Levi attests that for years he dismissed the stream of parents’ testimonies as he wanted to believe in the righteousness of the system. I think we all do; the consequences of it being so flawed are unbearable.
Not surprisingly, this mostly happens to low income families, single parents, parents with disabilities, and immigrants, who rather than receive support from the welfare system live in fear of their children being taken away from them for child neglect, a highly subjective term with no clear legal definition, and having to prove they are worthy parents. Do only wealthy, healthy, “normal” parents hold the right to raise their children without fear of the government? Are these men and women sperm donors and surrogate mothers for Israel’s welfare industry?
For a year and a half Daniela fought the system in conventional ways. She was invisible. In August 2015, Daniela came to Netanyahu’s door step. She demands her son back.
During this time, neither Bibi, nor any official representative approached her. She was regularly harassed by municipality workers, the police and security guards despite the fact there is no law against protesting there. The press has remained silent. What does this say about our society?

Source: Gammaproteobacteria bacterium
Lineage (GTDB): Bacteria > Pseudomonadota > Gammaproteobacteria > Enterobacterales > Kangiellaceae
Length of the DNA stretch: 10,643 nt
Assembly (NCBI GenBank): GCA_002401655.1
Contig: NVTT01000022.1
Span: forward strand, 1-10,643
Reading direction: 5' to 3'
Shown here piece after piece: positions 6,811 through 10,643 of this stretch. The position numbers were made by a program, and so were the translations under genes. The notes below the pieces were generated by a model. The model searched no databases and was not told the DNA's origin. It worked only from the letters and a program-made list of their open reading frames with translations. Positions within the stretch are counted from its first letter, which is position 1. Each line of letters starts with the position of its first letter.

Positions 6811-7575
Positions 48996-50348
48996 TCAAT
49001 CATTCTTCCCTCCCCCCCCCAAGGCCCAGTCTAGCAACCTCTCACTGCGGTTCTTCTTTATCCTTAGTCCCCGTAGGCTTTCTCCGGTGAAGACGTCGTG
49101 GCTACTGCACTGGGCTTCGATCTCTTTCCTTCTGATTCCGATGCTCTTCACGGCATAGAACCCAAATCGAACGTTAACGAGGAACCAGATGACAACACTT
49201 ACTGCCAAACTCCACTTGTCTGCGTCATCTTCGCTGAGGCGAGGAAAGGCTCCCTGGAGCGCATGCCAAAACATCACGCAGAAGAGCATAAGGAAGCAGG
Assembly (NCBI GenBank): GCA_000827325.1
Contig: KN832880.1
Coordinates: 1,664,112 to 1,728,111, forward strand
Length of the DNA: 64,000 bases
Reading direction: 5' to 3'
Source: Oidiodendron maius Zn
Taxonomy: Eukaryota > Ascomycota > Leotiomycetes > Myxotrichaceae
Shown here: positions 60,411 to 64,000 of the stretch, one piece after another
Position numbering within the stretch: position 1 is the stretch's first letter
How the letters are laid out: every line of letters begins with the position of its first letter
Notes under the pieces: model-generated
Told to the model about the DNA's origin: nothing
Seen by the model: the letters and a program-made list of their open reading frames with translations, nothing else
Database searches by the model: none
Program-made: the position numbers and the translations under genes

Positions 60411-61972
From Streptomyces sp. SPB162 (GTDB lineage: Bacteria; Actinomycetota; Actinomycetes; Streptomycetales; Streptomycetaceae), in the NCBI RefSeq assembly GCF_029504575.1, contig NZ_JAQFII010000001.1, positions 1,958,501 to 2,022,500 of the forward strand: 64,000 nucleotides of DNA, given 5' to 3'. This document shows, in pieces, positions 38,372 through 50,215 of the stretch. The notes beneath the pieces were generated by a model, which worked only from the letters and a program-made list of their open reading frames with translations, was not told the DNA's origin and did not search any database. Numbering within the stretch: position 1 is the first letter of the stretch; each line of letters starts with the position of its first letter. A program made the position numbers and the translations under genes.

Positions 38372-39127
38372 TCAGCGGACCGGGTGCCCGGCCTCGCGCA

Early on in her protest, Daniela met Arik, a social activist who came to support her. They soon after got married, on the street, outside Bibi’s house. The authorities did not permit the child to attend.
On Passover Eve, Daniela and Arik were forced to leave Jerusalem. I suppose their presence there, fighting to free her child, and her freedom to raise him, was too much for Bibi to have this close to his Passover table.
The Ministry of Welfare’s statement of purpose is to support the family within the community. It is time they walk their talk.
*For more information, and to reach Daniela, visit here.